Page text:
What Happens if the At-Fault Driver is Lying to the Insurance Company?

Posted on behalf of James Lynch on December 29, 2021  in Car Accident News. Updated on May 25, 2023

New Jersey is a no-fault state where you file a claim for your injuries through your own policy no matter who is responsible for the crash. However, it is still important to establish who caused the accident to avoid higher premiums in the future and to allow the possibility to pursue compensation if your damages surpass the amount of Personal Injury Protection (PIP) available.

If the at-fault driver lies to avoid liability for the crash, you may need to take several steps to protect your claim. One of the most important first steps is to discuss your accident claim with one of our knowledgeable car accident lawyers in New Jersey.

Below, we discuss steps you should take if you suspect the at-fault driver will lie to his or her insurer.


The most obvious reason why an at-fault driver would lie about an accident is to try and avoid liability for any damages caused in the crash. The person may lie to the police at the scene to avoid getting ticketed, arrested or fined. In these cases, the at-fault driver may lie about:

  • Being under the influence of drugs or alcohol
  • Running a red light/stop sign
  • Following too closely
  • Texting and driving
  • Distracted driving
  • Speeding

Some at-fault drivers may even go as far as lying about mechanical failures, such as failed brakes, especially if he or she slammed into the back of your vehicle where fault may be obvious.

If you were hit by a driver who fled the scene of the crash, that person may also lie to his or her insurance company to try and get his or her repair costs covered by the insurance while avoiding liability for your damages.


There are some steps you may be able to take to help establish your credibility over the at-fault driver’s.


If you believe the at-fault driver is lying to the police after the crash, stay calm and do not try to confront the person about his or her alleged lies. Simply speak to the police officer responding to the crash and provide your version of events.


In addition to providing an official statement to the police, you should also try and speak to as many witnesses at the scene of the crash as possible. These eyewitnesses may potentially help corroborate your version of events to the police and to the insurance company during your claim.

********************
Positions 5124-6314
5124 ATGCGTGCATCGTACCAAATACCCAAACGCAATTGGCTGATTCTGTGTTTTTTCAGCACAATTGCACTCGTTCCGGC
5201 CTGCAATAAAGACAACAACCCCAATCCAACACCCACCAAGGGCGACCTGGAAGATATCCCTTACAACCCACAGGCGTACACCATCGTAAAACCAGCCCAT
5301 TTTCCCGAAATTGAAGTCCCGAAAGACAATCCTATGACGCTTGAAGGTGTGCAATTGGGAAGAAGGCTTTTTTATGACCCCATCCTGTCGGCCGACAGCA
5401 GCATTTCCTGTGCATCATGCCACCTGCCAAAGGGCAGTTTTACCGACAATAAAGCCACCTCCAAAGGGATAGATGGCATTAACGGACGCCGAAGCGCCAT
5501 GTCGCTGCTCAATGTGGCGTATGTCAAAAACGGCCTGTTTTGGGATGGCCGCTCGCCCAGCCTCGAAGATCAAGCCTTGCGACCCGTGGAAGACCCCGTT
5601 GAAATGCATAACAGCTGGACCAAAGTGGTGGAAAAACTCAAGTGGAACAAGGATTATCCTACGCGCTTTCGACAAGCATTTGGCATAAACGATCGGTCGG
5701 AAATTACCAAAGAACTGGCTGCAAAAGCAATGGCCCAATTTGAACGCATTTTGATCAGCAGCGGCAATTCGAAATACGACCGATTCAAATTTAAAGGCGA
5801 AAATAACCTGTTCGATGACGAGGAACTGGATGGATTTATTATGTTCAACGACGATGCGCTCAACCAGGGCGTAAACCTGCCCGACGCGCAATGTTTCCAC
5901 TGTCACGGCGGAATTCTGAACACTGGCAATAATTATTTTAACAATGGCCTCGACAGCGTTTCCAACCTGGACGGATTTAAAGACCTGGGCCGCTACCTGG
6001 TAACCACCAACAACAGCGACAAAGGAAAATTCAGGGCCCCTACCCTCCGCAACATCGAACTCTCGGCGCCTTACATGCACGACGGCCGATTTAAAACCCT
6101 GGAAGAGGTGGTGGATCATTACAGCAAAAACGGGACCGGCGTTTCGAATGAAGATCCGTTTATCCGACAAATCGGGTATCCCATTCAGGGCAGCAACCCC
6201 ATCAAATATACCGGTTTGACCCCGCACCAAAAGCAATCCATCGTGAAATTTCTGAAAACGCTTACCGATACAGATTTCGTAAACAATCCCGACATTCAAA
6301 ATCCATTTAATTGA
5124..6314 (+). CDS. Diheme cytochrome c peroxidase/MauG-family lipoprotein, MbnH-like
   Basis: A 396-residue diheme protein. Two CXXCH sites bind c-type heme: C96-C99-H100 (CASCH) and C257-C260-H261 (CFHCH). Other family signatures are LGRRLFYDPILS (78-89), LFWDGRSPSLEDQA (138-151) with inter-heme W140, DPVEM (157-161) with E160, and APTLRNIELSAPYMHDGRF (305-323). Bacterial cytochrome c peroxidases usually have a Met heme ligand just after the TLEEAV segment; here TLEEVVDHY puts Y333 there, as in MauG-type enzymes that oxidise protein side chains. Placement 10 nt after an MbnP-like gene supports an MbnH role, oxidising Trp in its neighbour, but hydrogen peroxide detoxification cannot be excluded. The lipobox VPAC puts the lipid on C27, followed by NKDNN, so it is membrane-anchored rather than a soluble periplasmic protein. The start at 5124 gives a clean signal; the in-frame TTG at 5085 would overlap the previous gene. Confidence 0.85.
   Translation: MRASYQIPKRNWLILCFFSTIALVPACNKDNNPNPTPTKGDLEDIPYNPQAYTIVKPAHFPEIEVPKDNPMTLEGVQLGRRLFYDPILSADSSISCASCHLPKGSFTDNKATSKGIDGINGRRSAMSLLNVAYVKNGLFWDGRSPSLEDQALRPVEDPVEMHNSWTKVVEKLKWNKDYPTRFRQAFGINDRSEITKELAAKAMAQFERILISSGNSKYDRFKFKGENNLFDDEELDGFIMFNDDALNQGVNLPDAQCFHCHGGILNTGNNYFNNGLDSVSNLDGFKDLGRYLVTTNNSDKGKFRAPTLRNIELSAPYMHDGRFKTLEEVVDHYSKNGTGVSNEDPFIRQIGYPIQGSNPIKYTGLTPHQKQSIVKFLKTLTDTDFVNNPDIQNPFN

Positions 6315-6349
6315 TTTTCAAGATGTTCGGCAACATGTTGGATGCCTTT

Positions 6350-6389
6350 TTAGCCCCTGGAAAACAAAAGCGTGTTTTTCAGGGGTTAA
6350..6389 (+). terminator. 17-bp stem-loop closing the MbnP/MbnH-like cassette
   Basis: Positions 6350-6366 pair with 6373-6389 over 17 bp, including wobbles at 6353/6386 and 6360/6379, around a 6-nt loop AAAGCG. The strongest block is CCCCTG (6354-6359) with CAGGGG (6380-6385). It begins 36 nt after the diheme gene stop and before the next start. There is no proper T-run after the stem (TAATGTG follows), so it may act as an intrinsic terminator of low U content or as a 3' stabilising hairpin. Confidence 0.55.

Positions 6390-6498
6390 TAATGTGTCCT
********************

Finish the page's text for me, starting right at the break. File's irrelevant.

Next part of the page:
Be sure to get contact information from any witness you speak to in case you need to ask follow-up questions. If a lawsuit is filed, it may be useful to have the person’s information if you need him or her to testify on your behalf.


When it is safe for you to do so, and if you are able, you should try and gather evidence at the scene of the crash. This could include taking photos of the following:

  • Road signs
  • Road conditions
  • Damage to property
  • Visibility conditions
  • Dangerous road debris
  • Skid marks (or lack thereof)

It is also recommended that you get the insurance information of the other driver so you can file a claim with the insurance company yourself. Be sure to speak to one of our attorneys before you provide any official statements to the liable insurance company to help protect your rights as an injury victim.


When you provide a statement to the police and to the insurance companies (your PIP and the liability insurance) be consistent with your answers and the retelling of the accident. Inconsistency in your statements may damage your credibility, making it harder to recover the compensation you need.

When the insurance company is determining the validity of a claim and the opposing parties’ stories do not line up, they will likely be forced to conduct a more thorough investigation. If your story does not change from the one you first gave, but the other driver’s story does, you may be in a better position to recover the compensation you need.


In New Jersey, insurance fraud is considered a third-degree felony. Lying to the insurance company or knowingly omitting information when filing a claim is considered insurance fraud. Therefore, the consequences for lying during an injury claim may have serious legal consequences for the person guilty of a lie.

Additionally, lying to the police may also have criminal consequences, especially when that false information is included in an official report.

Lastly, if a lawsuit is filed and the at-fault driver lies about something during the case while under oath, he or she may be held in contempt of court, which often carries heavy sanctions from the court.

The exact consequences may depend on the severity of the lie and are often determined on a case-by-case basis.


One of the most important moves to make when trying to protect your claim from dishonest at-fault drivers is to speak to an attorney. Our lawyers are prepared to help you build a strong case for compensation and prove the other driver is not being honest about what happened during the accident.

We offer a free consultation to discuss your claim and see what legal options may be available to you.

Call (800) 518-0508 to get started.

* Results may vary depending on your particular facts and legal circumstances.

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